The Flying Mountain

Christoph Ransmayr

Translated from German by Simon Pare

Seagull Books

S. Fischer Verlag 2006

The Flying Mountain

In a world that is all too full of realist novels written in undistinguished prose, discernible only by their covers, 'The Flying Mountain' stands out—if for no other reason than that it consists entirely of blank verse. It tells the epic story of two brothers who leave the southwest coast of Ireland on an expedition to Transhimalaya, the land of Kham, and the mountains of eastern Tibet—looking for an untamed, unnamed mountain that represents perhaps the last blank spot on the map. As they advance towards their goal, the brothers find their past, and their rivalry, inescapable. But only one of the brothers will return, and, transformed by his loss, he will start life anew, trying to understand the mystery of love—yet another quest that may prove as impossible.


Excerpt from Chapter 2 “Horse Island. The inheritance in West Cork” from The Flying Mountain by Christoph Ransmayr (tr. Simon Pare; © Seagull Books 2018)

Black walls, sheer and overhanging in places,
with seabirds wheeling around them,
drop 200 metres down
into the waves rolling in from the Atlantic Ocean,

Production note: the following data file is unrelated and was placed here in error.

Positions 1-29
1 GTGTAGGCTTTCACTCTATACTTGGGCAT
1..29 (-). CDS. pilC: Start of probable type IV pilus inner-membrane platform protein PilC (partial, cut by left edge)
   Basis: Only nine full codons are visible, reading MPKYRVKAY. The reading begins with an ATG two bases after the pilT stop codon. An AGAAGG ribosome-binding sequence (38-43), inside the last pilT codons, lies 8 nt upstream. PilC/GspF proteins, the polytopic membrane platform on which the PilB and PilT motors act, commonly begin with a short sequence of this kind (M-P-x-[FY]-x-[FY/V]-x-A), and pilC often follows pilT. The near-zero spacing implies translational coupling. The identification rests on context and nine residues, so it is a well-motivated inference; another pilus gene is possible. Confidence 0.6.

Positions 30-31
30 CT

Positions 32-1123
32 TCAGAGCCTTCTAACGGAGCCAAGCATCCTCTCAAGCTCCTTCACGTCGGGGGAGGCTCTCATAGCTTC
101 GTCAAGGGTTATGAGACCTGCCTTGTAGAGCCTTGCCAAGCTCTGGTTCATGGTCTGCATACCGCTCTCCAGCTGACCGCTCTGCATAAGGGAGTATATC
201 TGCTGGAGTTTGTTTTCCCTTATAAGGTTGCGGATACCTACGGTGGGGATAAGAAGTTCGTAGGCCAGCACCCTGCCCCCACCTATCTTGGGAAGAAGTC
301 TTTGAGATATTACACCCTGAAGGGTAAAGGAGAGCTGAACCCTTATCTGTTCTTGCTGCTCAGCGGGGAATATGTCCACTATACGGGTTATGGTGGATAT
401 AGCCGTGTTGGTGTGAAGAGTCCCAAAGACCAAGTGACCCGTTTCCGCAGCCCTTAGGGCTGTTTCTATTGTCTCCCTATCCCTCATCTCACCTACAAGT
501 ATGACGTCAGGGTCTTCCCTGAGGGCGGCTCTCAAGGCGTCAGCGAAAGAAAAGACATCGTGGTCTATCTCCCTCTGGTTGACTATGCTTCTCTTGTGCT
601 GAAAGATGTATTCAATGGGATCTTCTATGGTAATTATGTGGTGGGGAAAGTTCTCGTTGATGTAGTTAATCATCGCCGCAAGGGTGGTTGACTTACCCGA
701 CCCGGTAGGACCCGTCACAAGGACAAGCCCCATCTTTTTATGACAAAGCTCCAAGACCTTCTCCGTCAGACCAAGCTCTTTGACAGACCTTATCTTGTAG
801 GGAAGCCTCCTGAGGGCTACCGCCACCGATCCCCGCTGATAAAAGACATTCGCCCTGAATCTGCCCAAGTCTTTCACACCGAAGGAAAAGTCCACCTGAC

gouging and smashing everything in their path.

Up until the day we set out
for western China and Tibet,
I climbed these crumbling rock faces and cliffs
by dozens of routes
of vastly varying difficulty,
mainly with my brother for company,
secured by his rope,

sometimes without a safety line, close by his side,

and once only
—it was in a thunderstorm
that smoked up like a mushroom cloud
over Roaringwater Bay,
and then rushed towards Horse Island—
alone, ropeless
and as if numb with fear;
hailstones and rocks rattled down
on me from the dark sky while the gusts
threatened to tear me from the wall.
Way below me, the hailstones and rocks plunged
noiselessly into the breakers.

On summer days, when the ocean
in some bays fell so smooth and silent
that even the slap of the fin
of a seal sliding off a sunny rock into the water
was audible from afar,
we would approach these black walls
by boat, peer through our binoculars
for new starting places and ascents,
drop anchor a safe distance before the reef,
jump into the water, swim to the rock face
and then let the sea carry us up
to the first step of a path leading to the clouds
which we could see high above,
drifting serenely away
over the outermost edge of the pastures.

As I swam I sometimes had a sensation
of flying over chasms,
valleys and mountain peaks.

Far beneath me, floating fields of seaweed cascaded
into the submarine darkness
and sunken, shell-encrusted ribs of rock,
past which pebbles and stones,
white with bird droppings, dislodged
by the claws of flocks of launching gulls,
sank twisting through the water,
sank down
to the foot of a cliff, to depths
beyond reach of sounding lines.

As I swam I felt the gentle,
almost imperceptible breakers
carry me like a rising current
over every abyss,
raising me higher and higher